Left alone again, Williamson hears the noise of aircraft engines through his window. He recognizes their distinctive sound as belonging to the German Junkers bomber, the JU-88 (most of Dahl’s own five confirmed kills as an RAF pilot were on this type of aircraft). He is certain that he is not mistaking the sound of their Jumo engines, since he heard their distinctive engine noise ‘‘every day during the Battle.’’ This refers to the Battle of Britain, when the Germans tried to gain air superiority over southern England to threaten an invasion of the island; it took place in the summer and early fall of 1940. This helps to date the story to sometime after October 1940, since Williamson looks back on it as a past event. Williamson thinks it is odd to hear the JU-88s (German bombers), since the Germans are no longer making daylight air raids against Britain, and it is odder still not to hear air raid sirens and antiaircraft artillery firing at them. Perplexed, Williamson does the only thing he can do and calls for the nurse to ask her about the anomalous situation. She reassures him that he must have heard Lancasters or Flying Fortresses returning from missions against targets on the continent (thus making the story no earlier than 1942, when America joined the war, since Flying Fortresses are American aircraft). She agrees that German bombers ‘‘never come over in daylight any longer’’ and dismisses Williamson’s concerns. He changes the subject and asks for a cigarette. The nurse gives him a pack of a wellknown British brand.
Toward evening, Williamson hears another aircraft engine that he cannot identify at all. He begins to wonder whether he is perhaps ‘‘imagining things’’ or is ‘‘a little delirious.’’ When the nurse returns, she jokes with him: ‘‘I hope you don’t still think that we’re being bombed.’’ She proceeds to give him a sponge bath, being careful not to let him see the stump of his leg, and tells him that her brother is also in the RAF, on a bomber crew. Williamson mentions that he went to school in Brighton, the city where the hospital is located. As she proceeds to wash him, she mentions that it is difficult to get the soap to lather, both because the quality of soap has declined since the diversion of civilian resources toward the war effort and because the water in Brighton is so hard (that is, full of mineral salts). Williamson remembers from his school days in Brighton that he particularly enjoyed his baths because of the rich lather promoted by the soft water there. He starts to mention this contradiction to the nurse, but then thinks better of it.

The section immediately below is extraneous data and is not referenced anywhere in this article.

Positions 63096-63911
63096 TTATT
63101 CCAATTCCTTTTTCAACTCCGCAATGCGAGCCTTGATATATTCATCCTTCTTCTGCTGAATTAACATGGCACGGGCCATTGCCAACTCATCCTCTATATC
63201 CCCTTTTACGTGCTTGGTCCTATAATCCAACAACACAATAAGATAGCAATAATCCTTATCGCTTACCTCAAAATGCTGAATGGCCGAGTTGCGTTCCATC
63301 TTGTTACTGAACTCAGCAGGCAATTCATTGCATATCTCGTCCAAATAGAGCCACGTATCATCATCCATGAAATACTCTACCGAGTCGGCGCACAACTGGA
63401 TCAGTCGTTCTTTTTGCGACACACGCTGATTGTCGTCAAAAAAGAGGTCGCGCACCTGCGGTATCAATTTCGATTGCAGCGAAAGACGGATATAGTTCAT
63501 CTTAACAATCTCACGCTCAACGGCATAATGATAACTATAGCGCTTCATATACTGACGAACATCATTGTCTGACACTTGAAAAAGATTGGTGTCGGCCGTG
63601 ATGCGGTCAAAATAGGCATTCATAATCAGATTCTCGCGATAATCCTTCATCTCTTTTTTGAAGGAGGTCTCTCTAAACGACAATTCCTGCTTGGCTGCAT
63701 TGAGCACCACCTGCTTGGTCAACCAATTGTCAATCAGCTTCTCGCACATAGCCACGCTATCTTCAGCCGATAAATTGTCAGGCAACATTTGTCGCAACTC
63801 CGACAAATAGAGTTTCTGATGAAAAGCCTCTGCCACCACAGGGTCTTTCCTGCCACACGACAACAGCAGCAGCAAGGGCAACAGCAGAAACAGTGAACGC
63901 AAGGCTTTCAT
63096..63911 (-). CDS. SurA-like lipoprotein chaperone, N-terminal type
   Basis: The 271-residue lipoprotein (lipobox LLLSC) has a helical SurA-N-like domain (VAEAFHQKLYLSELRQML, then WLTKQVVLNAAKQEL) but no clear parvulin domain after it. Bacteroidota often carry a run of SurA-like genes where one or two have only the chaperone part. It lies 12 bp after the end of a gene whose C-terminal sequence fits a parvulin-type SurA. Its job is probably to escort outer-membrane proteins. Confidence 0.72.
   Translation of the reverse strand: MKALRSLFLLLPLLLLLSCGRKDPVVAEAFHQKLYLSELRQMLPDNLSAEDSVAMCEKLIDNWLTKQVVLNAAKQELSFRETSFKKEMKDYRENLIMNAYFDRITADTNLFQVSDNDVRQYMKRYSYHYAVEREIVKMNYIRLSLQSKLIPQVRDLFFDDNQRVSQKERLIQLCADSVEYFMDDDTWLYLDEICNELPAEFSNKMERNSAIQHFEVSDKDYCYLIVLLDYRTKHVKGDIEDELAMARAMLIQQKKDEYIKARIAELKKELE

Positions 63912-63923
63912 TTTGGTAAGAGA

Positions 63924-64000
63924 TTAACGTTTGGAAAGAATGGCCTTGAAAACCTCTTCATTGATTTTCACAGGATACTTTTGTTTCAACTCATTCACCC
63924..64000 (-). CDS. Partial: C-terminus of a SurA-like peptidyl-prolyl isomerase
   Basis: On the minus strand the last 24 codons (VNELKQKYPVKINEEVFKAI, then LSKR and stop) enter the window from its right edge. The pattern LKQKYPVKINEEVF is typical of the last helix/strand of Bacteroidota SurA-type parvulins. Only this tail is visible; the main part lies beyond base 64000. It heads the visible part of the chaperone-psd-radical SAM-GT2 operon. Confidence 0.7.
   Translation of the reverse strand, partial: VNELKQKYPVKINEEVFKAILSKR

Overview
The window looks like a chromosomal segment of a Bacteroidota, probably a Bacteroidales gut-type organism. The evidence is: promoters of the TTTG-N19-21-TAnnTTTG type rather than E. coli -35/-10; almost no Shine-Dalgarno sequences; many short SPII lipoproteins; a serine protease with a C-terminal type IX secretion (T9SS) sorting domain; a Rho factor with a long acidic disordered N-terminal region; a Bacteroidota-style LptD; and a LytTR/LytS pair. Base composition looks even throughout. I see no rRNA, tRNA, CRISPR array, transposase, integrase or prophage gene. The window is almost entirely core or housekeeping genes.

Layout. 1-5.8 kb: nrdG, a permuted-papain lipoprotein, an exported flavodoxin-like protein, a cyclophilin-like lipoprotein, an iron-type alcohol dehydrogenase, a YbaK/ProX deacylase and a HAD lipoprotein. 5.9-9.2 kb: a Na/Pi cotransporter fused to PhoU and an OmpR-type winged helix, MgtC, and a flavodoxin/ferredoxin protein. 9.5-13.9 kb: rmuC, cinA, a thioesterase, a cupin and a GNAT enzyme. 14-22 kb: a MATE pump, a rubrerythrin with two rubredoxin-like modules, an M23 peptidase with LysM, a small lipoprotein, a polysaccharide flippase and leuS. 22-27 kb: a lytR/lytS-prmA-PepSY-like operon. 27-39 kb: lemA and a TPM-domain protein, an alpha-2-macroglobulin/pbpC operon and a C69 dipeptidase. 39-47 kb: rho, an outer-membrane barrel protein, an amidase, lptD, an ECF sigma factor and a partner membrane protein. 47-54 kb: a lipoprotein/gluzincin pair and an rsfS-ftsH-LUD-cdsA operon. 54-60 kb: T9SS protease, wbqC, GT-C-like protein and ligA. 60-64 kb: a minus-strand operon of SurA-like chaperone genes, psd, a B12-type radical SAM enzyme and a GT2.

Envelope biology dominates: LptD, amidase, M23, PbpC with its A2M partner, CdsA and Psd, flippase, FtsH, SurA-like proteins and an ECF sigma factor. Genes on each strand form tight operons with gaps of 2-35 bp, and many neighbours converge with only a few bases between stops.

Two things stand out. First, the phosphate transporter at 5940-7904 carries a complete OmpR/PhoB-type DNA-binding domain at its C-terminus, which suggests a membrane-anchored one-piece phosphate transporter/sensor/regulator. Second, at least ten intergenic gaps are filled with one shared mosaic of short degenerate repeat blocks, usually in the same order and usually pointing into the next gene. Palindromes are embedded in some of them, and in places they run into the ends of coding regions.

After the nurse leaves, Williamson keeps himself awake worrying about the contradictions he has discovered: the water is hard when he knows it ought to be soft, and he is sure JU-88s are flying around unmolested where it makes no sense for them to be. He wonders whether he is crazy and decides to prove to himself he is not by making a speech to himself, ‘‘something complicated and intellectual,’’ on the topic of ‘‘what to do with Germany after the war.’’ This is perhaps an ironic comment on the British public’s absolute faith in its eventual complete victory, even in the darkest days of war. This thought promptly puts him to sleep. When he awakens before dawn, his mind returns to the same contradictions and he begins to doubt. What precisely he doubts, the story does not yet say, but because of this doubt, everything that he perceives seems different from before: ‘‘The room was bare. It was no longer warm or friendly. It was not even comfortable. It was cold and empty and very quiet.’’ He decides that he must do something to find out whether what he fears is true or not. With some difficulty, because of his lost leg, he manages to crawl over to the window of his hospital room. Looking out the window, he does not see anything very important except for a sign posted on a hedge that serves as the garden wall of a private house across the street. Because of the distance and the light, he can barely see what is written on it, but he reads, Garde au chien ,’’ the French for ‘Beware of the dog.’ Williamson concludes from this new anomaly, on top of the JU-88s and the hard water, that he is in fact in France, a country occupied by the Nazis.
When the nurse returns later in the morning, Williamson sees her in an entirely new light: She tells Williamson that he will shortly be visited by Wing Commander Roberts to debrief him. This makes Williamson think of an early briefing he had from an RAF intelligence officer, telling him to give only his name, rank, and number (his serial number, or service number) if he were ever captured by the enemy. Roberts duly arrives and starts to ask questions for the incident report on the mission during which Williamson was shot. He asks for Williamson’s squadron number, and Williamson instead responds with his name, rank, and number. The story ends there, implying that Williamson will give only these answers, believing himself to be a captive of the enemy.
Sara Constantakis – Short Stories for Students – Presenting Analysis, Context & Criticism on Commonly Studied Short Stories, vol. 31, Roald Dahl, Published by Gale Group, 2010